Fulton County Fire Coordinator Allan Polmateer said Friday that investigators may never know the cause of Thursday’s massive fire at Fiber Conversion Inc.
Polmateer and state fire investigators spent Friday interviewing the company’s owners and an employee who was near the area where the fire started.
There were no apparent electrical problems, he said, and there are no obvious signs of what sparked the blaze.
“We did interviews with the owners … and talked to a guy who was in the area where the fire started. But we still don’t have any idea how the fire started,” Polmateer said. “We may never know.”
Another employee who was in the area where the fire started is scheduled to meet with investigators on Monday, Polmateer said.
Volunteer firefighters had to return to the textile processing plant a couple of times Friday to douse hot spots in the wreckage.
Polmateer said the building, which housed the company’s two main production lines and a warehouse-shipping dock, was equipped with a sprinkler system but there was a problem when firefighters started tapping hydrants.
“It did have sprinklers. Actually, the sprinklers were working, they were spraying, but when the trucks hit the hydrants it just sucked it away from the sprinkler system,” he said.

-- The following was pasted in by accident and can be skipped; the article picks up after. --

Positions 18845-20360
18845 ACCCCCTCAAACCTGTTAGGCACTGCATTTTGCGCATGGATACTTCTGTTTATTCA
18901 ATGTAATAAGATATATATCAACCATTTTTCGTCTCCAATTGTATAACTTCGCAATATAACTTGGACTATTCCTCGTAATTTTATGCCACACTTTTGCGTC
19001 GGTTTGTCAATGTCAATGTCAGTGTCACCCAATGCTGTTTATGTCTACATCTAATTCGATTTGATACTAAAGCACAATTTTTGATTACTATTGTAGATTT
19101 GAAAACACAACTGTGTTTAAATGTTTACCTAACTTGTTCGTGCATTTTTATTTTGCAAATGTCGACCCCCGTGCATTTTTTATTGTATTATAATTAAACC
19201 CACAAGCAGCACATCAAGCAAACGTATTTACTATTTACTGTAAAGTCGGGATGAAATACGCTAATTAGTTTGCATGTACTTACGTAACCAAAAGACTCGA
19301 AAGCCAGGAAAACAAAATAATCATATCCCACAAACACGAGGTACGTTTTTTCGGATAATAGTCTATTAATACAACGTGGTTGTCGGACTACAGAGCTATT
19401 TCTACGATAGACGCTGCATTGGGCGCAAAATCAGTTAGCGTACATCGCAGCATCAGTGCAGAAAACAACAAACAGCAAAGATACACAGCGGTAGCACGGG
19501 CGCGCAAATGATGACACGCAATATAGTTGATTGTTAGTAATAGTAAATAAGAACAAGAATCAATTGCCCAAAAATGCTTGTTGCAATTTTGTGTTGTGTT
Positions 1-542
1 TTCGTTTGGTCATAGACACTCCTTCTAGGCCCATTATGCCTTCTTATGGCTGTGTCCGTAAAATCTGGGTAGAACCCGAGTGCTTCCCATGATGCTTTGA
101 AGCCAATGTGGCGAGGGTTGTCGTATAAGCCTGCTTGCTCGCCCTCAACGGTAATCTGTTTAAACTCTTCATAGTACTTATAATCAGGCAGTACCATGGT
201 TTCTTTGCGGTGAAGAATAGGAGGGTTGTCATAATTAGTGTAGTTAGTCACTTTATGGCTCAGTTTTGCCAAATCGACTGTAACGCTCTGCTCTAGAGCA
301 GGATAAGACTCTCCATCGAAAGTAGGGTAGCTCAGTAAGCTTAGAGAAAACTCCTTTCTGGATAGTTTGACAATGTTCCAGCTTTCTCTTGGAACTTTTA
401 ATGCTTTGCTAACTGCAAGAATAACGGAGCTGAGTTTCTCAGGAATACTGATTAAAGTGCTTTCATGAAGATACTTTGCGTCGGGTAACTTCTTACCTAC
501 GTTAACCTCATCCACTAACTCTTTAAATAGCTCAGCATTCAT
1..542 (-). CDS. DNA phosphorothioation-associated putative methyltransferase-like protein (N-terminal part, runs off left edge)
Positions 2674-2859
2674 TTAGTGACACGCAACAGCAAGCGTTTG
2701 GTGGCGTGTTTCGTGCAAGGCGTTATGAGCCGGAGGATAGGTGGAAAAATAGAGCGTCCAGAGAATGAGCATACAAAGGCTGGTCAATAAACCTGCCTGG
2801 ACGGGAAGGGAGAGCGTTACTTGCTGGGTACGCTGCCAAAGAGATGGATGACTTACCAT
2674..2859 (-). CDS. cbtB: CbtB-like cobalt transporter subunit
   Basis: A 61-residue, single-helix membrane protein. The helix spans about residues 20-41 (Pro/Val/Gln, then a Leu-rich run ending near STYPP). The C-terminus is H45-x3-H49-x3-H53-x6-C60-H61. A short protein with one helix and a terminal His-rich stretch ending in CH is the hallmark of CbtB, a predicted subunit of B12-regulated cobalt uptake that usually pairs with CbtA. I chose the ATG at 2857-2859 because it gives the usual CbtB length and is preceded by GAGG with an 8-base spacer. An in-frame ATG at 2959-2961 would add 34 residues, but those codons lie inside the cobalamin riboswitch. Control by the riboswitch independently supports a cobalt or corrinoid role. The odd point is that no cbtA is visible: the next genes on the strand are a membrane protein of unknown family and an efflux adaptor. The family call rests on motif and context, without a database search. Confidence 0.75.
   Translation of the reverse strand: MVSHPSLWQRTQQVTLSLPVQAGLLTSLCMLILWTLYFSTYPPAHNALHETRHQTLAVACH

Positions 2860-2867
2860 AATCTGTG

Getting water to the fire scene was a main concern Thursday, and on Friday village officials issued a boil-water advisory as a precaution, based on a recommendation from the state Health Department.
Officials said the firefighting efforts caused a drop in pressure and may have disturbed some rust in the system.
Because of the amount of water used, some customers lost service altogether while others experienced very low pressure, Broadalbin village Clerk-Treasurer Sheila Bleyl said.
A spokeswoman for Fiber Conversion said company officials were meeting with fire investigators and others but had nothing new to report on the company’s status Friday.
“We can’t tell you anything if we don’t know ourselves,” she said.
Fiber Conversion has had a presence in Broadalbin for about 100 years and employs about 30 people, co-owner Doug Kissinger said Thursday.